Dilip-Kumar | May 12, 2023 |
My agenda in picking this book was as a check on Peter Zeihan's arguments that, as the globalized economy breaks down, that the PRC has a particularly bleak future. While Rozelle is considerably more optimistic in terms of Beijing muddling through, he does deal with one of Zeihan's seeming blind spots in some detail; human capital. As Rozelle sees it, if Beijing wants to avoid the "middle-income" trap of a developing country flaming out after experiencing rapid growth, they are going to have to invest a great deal more in rural education and welfare. This is if Beijing wants to have the skilled workforce that can continue the long march towards China being an economy of the first rank.

Rozelle is quite convincing, but, like a lot of current-affairs books, the train might have already left the station. Rozelle was lucky to touch on COVID briefly in his conclusions, but events have been much worse than he might have foreseen, never mind the unraveling of the world economy; accelerated by the impact of the Russo-Ukrainian war. As for his most negative projection, Rozelle notes the surplus population of Chinese men, many of whom are not well-educated enough to thrive in a transition to a changing economy, and sees a future rife with major organized crime and chronic civil disorder. ( )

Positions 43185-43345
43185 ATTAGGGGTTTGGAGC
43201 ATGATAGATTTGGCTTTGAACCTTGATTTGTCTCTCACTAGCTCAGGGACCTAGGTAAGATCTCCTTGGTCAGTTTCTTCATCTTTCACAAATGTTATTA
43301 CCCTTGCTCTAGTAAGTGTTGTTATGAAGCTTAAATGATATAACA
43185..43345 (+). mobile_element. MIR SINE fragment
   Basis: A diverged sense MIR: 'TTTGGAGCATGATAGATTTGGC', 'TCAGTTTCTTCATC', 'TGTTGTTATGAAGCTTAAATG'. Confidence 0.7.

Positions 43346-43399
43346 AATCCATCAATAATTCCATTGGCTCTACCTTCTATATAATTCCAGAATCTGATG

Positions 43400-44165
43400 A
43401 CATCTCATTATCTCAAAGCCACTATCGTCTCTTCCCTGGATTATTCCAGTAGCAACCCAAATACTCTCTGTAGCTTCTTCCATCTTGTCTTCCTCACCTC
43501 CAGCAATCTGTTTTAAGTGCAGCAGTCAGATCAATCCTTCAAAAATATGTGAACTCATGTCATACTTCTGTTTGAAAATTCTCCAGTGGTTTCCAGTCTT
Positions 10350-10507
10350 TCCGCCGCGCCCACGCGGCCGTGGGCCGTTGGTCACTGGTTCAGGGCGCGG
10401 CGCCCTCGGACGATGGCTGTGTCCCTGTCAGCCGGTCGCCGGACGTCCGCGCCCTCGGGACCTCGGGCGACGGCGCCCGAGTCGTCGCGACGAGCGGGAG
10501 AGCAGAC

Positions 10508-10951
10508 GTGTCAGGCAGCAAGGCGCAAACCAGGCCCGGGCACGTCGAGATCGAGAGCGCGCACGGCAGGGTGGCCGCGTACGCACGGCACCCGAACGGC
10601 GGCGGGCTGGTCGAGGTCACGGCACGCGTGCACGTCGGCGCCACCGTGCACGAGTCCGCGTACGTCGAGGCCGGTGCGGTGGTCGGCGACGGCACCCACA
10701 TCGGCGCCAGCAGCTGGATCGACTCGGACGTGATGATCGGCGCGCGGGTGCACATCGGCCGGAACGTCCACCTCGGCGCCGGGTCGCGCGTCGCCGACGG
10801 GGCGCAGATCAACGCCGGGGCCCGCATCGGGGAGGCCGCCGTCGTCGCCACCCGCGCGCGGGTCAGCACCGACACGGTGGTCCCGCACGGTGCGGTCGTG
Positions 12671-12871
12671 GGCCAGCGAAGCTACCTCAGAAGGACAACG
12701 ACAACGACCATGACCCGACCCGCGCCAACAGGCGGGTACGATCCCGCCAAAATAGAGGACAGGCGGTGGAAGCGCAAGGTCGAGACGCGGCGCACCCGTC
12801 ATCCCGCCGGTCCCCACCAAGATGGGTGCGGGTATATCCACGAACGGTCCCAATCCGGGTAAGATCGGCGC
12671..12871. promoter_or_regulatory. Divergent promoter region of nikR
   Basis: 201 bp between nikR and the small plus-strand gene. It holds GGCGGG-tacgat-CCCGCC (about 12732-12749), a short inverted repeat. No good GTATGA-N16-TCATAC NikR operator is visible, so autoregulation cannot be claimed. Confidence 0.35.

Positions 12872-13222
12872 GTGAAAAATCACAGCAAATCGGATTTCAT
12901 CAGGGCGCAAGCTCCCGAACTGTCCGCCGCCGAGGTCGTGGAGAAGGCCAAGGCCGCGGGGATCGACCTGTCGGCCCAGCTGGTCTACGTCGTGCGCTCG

Shrike58 | Feb 10, 2023 |
An amazing and eye-opening book about the developmental challenges faced by a majority of China’s children, those who live in rural hukou

The author clearly loves China and his good-faith commentary on the struggles these people face makes for interesting reading. It is shocking that 40% of China’s rural youth suffer from invisible ailments like anemia
  btadie | Mar 12, 2022 |
An amazing and eye-opening book about the developmental challenges faced by a majority of China’s children, those who live in rural hukou

The author clearly loves China and his good-faith commentary on the struggles these people face makes for interesting reading. It is shocking that 40% of China’s rural youth suffer from invisible ailments like anemia
  btadie | Mar 12, 2022 |
näyttää 5/5